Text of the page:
Schorp said wedding-related products – which also include a cake-decorating book written by official royal wedding cake designer Fiona Cairns - are selling well.

He said that although the Swiss are interested, the event remains “a very big thing for the English” who have been given a public holiday for the occasion.

“I have colleagues who are just going crazy about it, wanting the day off as well,” Schorp said.

Surprise hit

The level of enthusiasm from the Swiss seems to have come as something of a surprise for those caught up wedding fever.

Swiss beauty company Karin Herzog has seen its sales explode in several markets after it was revealed in November that Middleton has been using its products since she attended university.

Company president Noelle Palmisano-Herzog tells in Switzerland alone increased 20 per cent since the beginning of April. 

The family-owned company, which has a limited distribution online and in beauty salons, booked 300 new Swiss customers in a single week, she said. 

“It is really booming here,” said Palmisano-Herzog. “It’s incredible, we really didn’t expect it. I wouldn’t have thought that Swiss women would be such huge fans.”

Swiss Royal Wedding Events

A fancy dress party will take place in the Viaduct Markthalle in Zurich on the eve of the royal wedding on April 28. A large screen will broadcast the wedding live on April 29.

The British Residents Association (BRA) in Geneva will host a wedding lunch at Mr Pickwick’s pub in Geneva, which will broadcast the wedding live.

In Basel, BRA is hosting a formal lunch and live screening of the wedding at the Grosser Festsaal Basel, featuring live music, champagne and wedding cake.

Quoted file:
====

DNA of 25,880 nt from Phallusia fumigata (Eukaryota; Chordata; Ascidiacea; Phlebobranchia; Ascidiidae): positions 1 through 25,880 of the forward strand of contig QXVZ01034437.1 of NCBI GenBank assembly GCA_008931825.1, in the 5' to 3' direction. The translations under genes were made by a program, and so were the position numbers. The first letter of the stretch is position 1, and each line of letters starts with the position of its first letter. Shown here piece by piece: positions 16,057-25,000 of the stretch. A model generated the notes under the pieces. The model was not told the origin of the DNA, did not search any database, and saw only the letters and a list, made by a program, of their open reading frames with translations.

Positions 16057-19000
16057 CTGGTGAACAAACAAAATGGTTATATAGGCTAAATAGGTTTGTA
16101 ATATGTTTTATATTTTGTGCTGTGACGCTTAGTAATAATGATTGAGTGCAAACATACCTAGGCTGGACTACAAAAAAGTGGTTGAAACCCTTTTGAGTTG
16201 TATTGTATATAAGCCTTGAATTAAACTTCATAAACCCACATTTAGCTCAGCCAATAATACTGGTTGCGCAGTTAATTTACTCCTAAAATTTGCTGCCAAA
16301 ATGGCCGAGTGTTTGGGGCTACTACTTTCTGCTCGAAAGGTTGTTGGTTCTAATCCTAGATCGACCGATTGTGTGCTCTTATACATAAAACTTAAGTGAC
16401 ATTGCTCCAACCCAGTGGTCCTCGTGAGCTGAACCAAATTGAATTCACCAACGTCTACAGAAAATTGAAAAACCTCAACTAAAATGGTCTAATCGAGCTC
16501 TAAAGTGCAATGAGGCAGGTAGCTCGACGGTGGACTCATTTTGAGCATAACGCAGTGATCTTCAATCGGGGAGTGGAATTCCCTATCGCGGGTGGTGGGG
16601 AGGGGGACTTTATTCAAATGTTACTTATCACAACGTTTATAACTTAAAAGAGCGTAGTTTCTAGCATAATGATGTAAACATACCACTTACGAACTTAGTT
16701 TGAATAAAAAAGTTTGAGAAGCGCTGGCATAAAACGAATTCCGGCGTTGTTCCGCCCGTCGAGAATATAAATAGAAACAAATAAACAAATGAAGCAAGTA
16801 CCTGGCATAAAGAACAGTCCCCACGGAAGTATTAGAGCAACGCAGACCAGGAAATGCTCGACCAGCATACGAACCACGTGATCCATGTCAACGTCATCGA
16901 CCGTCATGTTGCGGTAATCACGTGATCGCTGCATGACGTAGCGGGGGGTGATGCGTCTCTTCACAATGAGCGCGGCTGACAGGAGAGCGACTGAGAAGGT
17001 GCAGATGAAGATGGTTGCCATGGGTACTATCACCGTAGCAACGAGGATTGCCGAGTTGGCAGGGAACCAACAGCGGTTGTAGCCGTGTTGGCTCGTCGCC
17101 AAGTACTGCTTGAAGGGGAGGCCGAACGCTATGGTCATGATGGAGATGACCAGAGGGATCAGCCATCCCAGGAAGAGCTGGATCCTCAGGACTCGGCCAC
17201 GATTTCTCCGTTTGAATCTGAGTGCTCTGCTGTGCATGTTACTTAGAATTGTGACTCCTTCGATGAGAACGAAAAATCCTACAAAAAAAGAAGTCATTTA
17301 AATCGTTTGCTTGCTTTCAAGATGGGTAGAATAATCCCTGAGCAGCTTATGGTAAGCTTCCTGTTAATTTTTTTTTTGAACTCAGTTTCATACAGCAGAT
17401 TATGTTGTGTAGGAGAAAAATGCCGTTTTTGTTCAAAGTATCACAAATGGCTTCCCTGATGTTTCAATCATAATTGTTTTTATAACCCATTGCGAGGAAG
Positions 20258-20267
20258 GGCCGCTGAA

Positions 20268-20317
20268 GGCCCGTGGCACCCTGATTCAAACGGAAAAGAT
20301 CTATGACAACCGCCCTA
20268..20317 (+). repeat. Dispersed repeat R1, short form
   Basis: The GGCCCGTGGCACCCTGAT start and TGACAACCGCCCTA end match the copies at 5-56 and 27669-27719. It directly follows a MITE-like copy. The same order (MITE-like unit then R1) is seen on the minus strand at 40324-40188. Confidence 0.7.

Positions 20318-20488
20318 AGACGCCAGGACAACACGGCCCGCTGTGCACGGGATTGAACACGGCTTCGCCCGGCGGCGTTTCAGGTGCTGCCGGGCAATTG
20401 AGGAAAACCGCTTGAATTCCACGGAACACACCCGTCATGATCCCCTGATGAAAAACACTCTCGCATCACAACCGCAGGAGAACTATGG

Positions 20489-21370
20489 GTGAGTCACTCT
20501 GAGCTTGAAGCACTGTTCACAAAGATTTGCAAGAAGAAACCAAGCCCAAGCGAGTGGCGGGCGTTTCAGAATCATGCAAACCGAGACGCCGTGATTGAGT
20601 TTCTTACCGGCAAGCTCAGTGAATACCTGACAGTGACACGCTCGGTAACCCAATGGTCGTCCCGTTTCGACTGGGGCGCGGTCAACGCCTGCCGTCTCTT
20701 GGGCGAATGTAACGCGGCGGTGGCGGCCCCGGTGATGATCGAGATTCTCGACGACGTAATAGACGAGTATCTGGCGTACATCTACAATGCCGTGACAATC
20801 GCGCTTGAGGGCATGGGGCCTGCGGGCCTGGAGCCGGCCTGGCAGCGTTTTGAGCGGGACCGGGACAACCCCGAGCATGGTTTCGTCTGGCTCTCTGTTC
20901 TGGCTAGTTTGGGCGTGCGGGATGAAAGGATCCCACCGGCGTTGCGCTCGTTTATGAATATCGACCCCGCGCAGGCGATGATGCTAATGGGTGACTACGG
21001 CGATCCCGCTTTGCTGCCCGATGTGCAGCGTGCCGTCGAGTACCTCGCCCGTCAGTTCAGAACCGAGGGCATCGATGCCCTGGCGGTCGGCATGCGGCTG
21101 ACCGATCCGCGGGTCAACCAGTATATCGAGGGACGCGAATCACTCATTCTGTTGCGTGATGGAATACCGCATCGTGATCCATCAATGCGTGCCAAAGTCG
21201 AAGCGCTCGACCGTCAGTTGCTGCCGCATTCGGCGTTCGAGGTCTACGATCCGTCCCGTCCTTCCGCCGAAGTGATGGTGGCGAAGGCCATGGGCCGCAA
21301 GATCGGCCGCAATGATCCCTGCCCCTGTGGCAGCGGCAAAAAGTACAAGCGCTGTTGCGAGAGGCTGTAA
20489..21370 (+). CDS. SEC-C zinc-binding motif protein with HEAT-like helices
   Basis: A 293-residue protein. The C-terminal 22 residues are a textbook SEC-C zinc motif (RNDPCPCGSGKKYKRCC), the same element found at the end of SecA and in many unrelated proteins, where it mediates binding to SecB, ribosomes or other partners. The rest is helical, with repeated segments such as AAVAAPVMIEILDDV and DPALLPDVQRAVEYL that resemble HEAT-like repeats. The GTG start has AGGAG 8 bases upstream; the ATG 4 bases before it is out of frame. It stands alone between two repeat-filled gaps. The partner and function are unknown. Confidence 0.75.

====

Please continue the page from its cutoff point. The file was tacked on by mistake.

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Royal Love, a timeline

September 2001. William and Kate meet at St Andrews University, Scotland.

December 2003. The couple unite, after having shared a student house together.

March 2004. The couple are pictured skiing at the Swiss resort of Klosters.

January 2006. British tabloids snap the couple’s first public kiss while they are holidaying at Klosters.

April 2007. The couple splits, but reunites some three months later.

April 2008. Kate in attendance as William receives his RAF wings from the Prince of Wales.

November 2010. Clarence House announces Prince William’s engagement to Catherine Middleton. He gives her his mother’s distinctive sapphire engagement ring.

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Swiss/Britain trade

Switzerland is Britain’s third largest export market outside the EU, behind the United States and China but ahead of Brazil, India and Russia.

In 2010, bilateral trade in goods was over £13 billion.

Some 2,000 Swiss companies are operating in Britain.

Swiss consumers on average buy more British products than their French or German neighbours.

Britain supplies over $400 million (SFr358 million) of goods and services to the United Nations agencies in Geneva.  

Britain is Switzerland’s fifth largest export market. The value of Swiss exports to the Britain in 2010 was £8.4 billion (SFr12.22 billion), an increase of 47 per cent compared with 2009.

Britain is Switzerland’s fourth largest destination for outward investment, after its three neighbours Germany, France and Italy.

Sources: British-Swiss Chamber of Commerce, UK Trade and Investment